X-Trans advantages - fact or fiction ?

Started Feb 21, 2014 | Discussions
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nick_webster
nick_webster OP Veteran Member • Posts: 5,812
Thanks Sal,

I didn't realise the 5DMkII was so far behind the newer sensors, especially APS ones.

I've only had about 15 minuted with the X-T1 and apart from a niggle or two ergonomically - especially the hard to use 4-way controller - it is probably my 2nd favourite digital camera to use. My favourite is an Oly E-1 circa 2003

Nick

Westmill
Westmill Senior Member • Posts: 1,350
Re: X-Trans advantages - fact or fiction ?

nick_webster wrote:

I used a NEX 5n and X-E1 the other day back to back and I have to say I didn't find any real difference between the RAWs proceeded via Aperture. Lack of AA filter is supposed to provide more detail - but I don't see any. It it weren't for the EXIF data I doubt if I could tell one from the other.

I don't shoot much that would show moire so can't fairly compare that aspect.

To be clear I find both excellent - if not identical in output

Has anyone else seen any differences compared with other 16MP APS sensors - in RAW, I'm not talking about each manufacturer's jpg engines.

Not trying to stir up hard feelings, I'm genuinely curious. It might be that Aperture isn't best optimised for Fuji's RAWs, but then the same may also be said for it's renderings of Sony's cameras

Nick

There are certainly differences. Firstly it is possible the images were the same because the lens was not using the whole of what the sensor can actually resolve. Sticking a lens on the Fuji like the 60mm and it creates astounding detail. Exceedingly sharp ! The drawback is the watercolour effect which is often very evident in landscapes. This can be cured using better programs that do a better job than my lightroom 4 does. Although sharpness and detail are fine, as are most subjects. I have yet to see any moire, so that certainly works. Moire in my D7100 is a different story and I wish they had used an AA filter. The Fuji seems to have a quality all of its own. It seems to render lovely tones that appeals to me. So its hard to say which is best. Just down to personal taste at the end of the day. Fuji designed the Xtrans to reduce moire. That works without question.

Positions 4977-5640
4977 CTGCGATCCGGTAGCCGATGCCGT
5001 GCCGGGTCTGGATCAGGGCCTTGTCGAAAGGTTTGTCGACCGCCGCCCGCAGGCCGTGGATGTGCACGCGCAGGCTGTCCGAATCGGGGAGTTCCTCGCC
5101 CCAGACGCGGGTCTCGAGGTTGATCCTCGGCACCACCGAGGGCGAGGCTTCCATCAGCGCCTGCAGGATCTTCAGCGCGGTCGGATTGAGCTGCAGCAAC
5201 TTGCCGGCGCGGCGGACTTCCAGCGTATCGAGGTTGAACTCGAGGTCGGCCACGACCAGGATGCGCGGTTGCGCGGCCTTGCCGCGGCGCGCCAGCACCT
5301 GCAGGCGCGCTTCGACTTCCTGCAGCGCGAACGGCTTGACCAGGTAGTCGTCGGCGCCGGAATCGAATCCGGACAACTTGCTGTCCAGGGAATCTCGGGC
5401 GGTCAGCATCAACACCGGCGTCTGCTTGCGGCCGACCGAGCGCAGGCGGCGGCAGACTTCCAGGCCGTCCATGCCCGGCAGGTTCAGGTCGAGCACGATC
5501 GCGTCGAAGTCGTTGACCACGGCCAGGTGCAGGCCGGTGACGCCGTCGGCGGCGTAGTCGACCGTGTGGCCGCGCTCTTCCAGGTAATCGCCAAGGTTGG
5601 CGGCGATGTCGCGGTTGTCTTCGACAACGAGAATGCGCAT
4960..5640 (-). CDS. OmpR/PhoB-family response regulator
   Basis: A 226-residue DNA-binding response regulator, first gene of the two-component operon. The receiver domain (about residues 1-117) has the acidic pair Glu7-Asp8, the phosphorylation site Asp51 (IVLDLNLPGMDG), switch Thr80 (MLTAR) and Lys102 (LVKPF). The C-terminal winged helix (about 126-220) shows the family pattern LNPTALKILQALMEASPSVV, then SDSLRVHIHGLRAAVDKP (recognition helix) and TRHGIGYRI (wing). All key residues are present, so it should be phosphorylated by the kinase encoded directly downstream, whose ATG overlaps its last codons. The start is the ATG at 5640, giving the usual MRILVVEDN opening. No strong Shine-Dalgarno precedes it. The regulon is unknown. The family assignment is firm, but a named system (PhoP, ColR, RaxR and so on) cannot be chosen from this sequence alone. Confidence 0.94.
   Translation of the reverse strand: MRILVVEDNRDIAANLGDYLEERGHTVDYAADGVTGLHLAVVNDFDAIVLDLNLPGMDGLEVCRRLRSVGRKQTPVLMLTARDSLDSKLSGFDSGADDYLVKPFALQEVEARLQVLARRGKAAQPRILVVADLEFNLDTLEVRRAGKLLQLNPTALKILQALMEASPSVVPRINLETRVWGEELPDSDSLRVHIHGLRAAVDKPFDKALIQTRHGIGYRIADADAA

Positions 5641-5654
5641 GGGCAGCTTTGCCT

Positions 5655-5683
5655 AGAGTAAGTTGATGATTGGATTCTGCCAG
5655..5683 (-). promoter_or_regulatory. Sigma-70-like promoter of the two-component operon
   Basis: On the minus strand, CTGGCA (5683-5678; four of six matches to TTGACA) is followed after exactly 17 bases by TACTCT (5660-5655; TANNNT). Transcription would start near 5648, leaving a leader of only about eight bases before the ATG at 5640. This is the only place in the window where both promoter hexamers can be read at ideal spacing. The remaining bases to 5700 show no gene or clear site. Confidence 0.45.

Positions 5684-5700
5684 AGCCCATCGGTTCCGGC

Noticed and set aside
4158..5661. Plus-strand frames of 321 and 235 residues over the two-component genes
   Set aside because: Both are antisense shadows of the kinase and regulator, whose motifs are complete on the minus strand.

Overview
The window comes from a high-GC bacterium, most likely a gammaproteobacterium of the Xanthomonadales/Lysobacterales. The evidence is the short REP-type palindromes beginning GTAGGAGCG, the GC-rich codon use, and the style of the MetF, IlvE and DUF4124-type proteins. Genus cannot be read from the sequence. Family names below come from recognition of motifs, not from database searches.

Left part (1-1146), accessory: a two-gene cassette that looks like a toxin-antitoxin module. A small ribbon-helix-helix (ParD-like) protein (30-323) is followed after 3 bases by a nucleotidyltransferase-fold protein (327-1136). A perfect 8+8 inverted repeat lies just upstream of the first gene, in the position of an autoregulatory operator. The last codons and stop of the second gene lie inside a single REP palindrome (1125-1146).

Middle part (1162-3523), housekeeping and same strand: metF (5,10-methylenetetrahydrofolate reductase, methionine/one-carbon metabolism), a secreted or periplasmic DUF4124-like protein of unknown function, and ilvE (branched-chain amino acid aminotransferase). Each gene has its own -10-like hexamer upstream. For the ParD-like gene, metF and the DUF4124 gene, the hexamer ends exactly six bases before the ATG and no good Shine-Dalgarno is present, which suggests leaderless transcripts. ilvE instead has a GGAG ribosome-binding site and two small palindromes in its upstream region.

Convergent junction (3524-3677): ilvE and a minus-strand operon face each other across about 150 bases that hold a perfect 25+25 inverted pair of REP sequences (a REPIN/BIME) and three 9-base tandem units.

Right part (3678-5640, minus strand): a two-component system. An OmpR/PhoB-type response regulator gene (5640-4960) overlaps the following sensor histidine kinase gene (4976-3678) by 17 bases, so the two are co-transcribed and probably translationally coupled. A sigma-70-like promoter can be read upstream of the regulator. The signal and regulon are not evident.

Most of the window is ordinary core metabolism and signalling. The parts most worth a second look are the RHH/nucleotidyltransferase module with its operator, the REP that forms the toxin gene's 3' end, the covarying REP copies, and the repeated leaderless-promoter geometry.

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forpetessake
forpetessake Senior Member • Posts: 4,892
NEX 5n and X-E1 side by side ...

In my testing Sony NEX5N in most cases produced sharper images with better colors and contrast in good light than Fuji X-E1. In poor light Fuji has a heavy red-brown tint, while Sony has yellow-green tint. Both cameras need serious color correction. Fuji has also poor red reproduction, it's even visible on test charts, in real life reds lose detail and turn color of fresh blood. Fuji also produces discoloration of small details, but sometimes even relatively large image fragments get wrong color, I've had one image of yellow wooden chips on red pavement turned red on Fuji images. Fuji is typically 1 stop behind in sensitivity, requiring 2x ISO for the same exposure, so after adjusting pictures for brightness, contrast, and color the noise is pretty much equal on both cameras (after all they use the same sensor), though the structure of noise is different.

Here are some side by side images: http://www.dpreview.com/galleries/4489424077/albums/fujifilm-x-e1-vs-sony-nex5n

Charles2 Veteran Member • Posts: 3,605
Re: Waiting for Mac OS update as well

nick_webster wrote:

I refuse to use any other RAW converters because dealing with one set of software engineers' foibles is more than enough aggravation for me ( with the exception of SPP for my Sigma files as nothing else works, to my great regret )

Then best to think of Fuji Raw File Converter as something like SPP - except easier. Use RFC just to adjust exposure on the neutral image and set an approximate white balance if needed. Export a TIFF to your favorite post-processing program.

Dennis Forum Pro • Posts: 16,445
Re: X-Trans advantages - fact or fiction ?

mr moonlight wrote:

There's only a handful of RAW processors that do very well with Fuji's RAW files and Aperture isn't one of them. ... With Fuji's X-trans RAW files, unless you're using the likes of C1 or Irident, your not maxing out what you can achieve with the X-trans RAW files.

Sometimes I read hear that the raw issue is overblown (like in the memes and trolling thread), and yet this seems like confirmation of what I've read in the past that would give me pause over buying into it. Not an issue, because I'm not shopping. But hopefully it will all get straightened out at some point. It's amazing that Fuji can put such a competent jpeg engine in firmware, but not provide the algorithm to 3rd party raw processors.

boinkphoto
boinkphoto Contributing Member • Posts: 950
Honestly? It doesn't matter...

What matters is you like the images you get out of the camera. "better" or not, a lot of us are very happy with the results we get.

As pretty much all cameras produce excellent, if not slightly different, results, the constant need to say X is better than Y is just distracting cock-strutting from what really matters: the art and enjoyment of taking pictures.

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historianx Senior Member • Posts: 2,372
Re: Waiting for Mac OS update as well

nick_webster wrote:

I have a spanking new X-T1 sat in front of me, but no way to process the RAWs yet